The United States wants the European Union to delay implementing the E.U.’s new Medical Device Regulation system (MDR) and In-vitro Diagnostic Medical Devices Regulation (IVDR) by three years, according to a report by the Regulatory Affairs Professionals Society (RAPS).
RAPS cites a July 24, 2019, letter to the World Trade Organization’s Committee on Technical Barriers to Trade, in which the U.S. expressed “serious concerns” that the world will lose access to the E.U.’s $125 billion medtech market, which includes $20 billion of U.S. products.
The E.U. faces a May 2020 deadline to put the new regulatory system in place. First, it must approve more notified bodies (NBs) to assess the conformity of new devices’ with MDR or IVDR before they can go on the market, and to oversee transitions to compliance by existing devices. The E.U. and its member states have so far designated two notified bodies for medical devices.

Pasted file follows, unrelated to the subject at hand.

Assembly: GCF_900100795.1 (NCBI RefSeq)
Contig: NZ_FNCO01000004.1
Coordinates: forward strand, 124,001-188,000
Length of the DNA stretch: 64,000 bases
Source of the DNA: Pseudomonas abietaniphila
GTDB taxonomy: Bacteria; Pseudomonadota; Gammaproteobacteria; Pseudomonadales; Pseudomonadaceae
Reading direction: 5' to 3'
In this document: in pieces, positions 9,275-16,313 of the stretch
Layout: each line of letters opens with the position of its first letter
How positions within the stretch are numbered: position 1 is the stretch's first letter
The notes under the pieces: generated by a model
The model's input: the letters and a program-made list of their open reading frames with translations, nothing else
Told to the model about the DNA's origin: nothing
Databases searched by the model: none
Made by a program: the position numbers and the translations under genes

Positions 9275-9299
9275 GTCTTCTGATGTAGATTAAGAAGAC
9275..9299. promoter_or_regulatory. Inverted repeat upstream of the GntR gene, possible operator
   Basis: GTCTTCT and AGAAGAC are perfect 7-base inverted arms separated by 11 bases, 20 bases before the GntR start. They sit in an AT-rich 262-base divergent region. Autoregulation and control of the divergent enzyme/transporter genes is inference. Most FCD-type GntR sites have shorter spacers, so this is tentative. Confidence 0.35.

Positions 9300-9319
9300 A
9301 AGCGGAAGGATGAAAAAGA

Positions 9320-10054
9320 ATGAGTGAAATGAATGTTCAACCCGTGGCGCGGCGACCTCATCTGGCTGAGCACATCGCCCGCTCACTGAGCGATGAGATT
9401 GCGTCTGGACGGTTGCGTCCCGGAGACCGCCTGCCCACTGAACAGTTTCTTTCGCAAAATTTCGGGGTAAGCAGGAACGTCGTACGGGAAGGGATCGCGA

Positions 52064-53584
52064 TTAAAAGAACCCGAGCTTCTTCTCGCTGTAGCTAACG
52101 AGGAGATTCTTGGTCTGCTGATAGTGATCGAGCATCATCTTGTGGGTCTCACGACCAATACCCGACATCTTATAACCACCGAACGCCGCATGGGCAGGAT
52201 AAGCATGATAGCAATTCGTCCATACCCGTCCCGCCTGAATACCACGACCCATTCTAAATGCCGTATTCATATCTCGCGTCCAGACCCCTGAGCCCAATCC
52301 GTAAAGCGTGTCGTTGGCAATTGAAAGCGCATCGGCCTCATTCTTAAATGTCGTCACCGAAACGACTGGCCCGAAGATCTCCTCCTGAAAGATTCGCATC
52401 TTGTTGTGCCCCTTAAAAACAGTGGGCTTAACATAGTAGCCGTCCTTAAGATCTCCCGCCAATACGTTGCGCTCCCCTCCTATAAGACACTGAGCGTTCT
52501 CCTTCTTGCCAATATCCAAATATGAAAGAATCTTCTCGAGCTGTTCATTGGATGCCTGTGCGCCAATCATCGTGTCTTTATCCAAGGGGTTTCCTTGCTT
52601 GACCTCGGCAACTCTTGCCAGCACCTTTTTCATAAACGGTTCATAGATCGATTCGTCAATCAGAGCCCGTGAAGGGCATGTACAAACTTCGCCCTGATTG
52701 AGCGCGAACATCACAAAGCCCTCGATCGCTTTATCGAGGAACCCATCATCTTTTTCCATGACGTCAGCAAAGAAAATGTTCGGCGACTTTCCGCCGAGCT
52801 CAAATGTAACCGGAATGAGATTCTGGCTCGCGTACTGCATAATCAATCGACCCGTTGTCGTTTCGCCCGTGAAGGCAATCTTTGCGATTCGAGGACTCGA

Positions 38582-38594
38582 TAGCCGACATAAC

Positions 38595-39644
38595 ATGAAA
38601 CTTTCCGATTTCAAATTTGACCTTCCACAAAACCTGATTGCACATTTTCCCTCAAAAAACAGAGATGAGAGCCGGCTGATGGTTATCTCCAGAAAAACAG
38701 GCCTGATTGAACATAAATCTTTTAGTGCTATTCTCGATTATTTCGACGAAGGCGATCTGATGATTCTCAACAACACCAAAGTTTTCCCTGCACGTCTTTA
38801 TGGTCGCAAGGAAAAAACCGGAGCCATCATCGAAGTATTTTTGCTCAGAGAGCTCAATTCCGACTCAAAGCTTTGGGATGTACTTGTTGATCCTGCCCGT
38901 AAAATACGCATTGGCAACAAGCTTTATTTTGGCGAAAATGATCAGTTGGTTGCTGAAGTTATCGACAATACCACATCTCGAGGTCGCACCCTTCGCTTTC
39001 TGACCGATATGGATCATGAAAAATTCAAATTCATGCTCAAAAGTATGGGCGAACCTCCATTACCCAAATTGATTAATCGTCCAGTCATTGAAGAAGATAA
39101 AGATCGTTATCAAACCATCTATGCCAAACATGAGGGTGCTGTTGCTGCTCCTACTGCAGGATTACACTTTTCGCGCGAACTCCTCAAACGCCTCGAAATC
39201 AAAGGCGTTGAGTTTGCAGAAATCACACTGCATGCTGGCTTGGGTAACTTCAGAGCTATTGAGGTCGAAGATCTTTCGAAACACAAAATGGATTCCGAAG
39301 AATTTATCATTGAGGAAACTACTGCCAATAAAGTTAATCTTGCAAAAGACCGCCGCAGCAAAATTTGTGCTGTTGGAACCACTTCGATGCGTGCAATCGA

If the E.U. cannot delay implementation by three years, the U.S. asked that it “allow for legacy products that are currently deemed safe to be sold on the market until 2024” and to ask NBs to prioritize devices that need new certification over those being recertified, the RAPS report said.
Europe’s medical device trade group warned the European Commission in April that if MDR is not ready by the deadline, E.U. medtech companies will take their business elsewhere.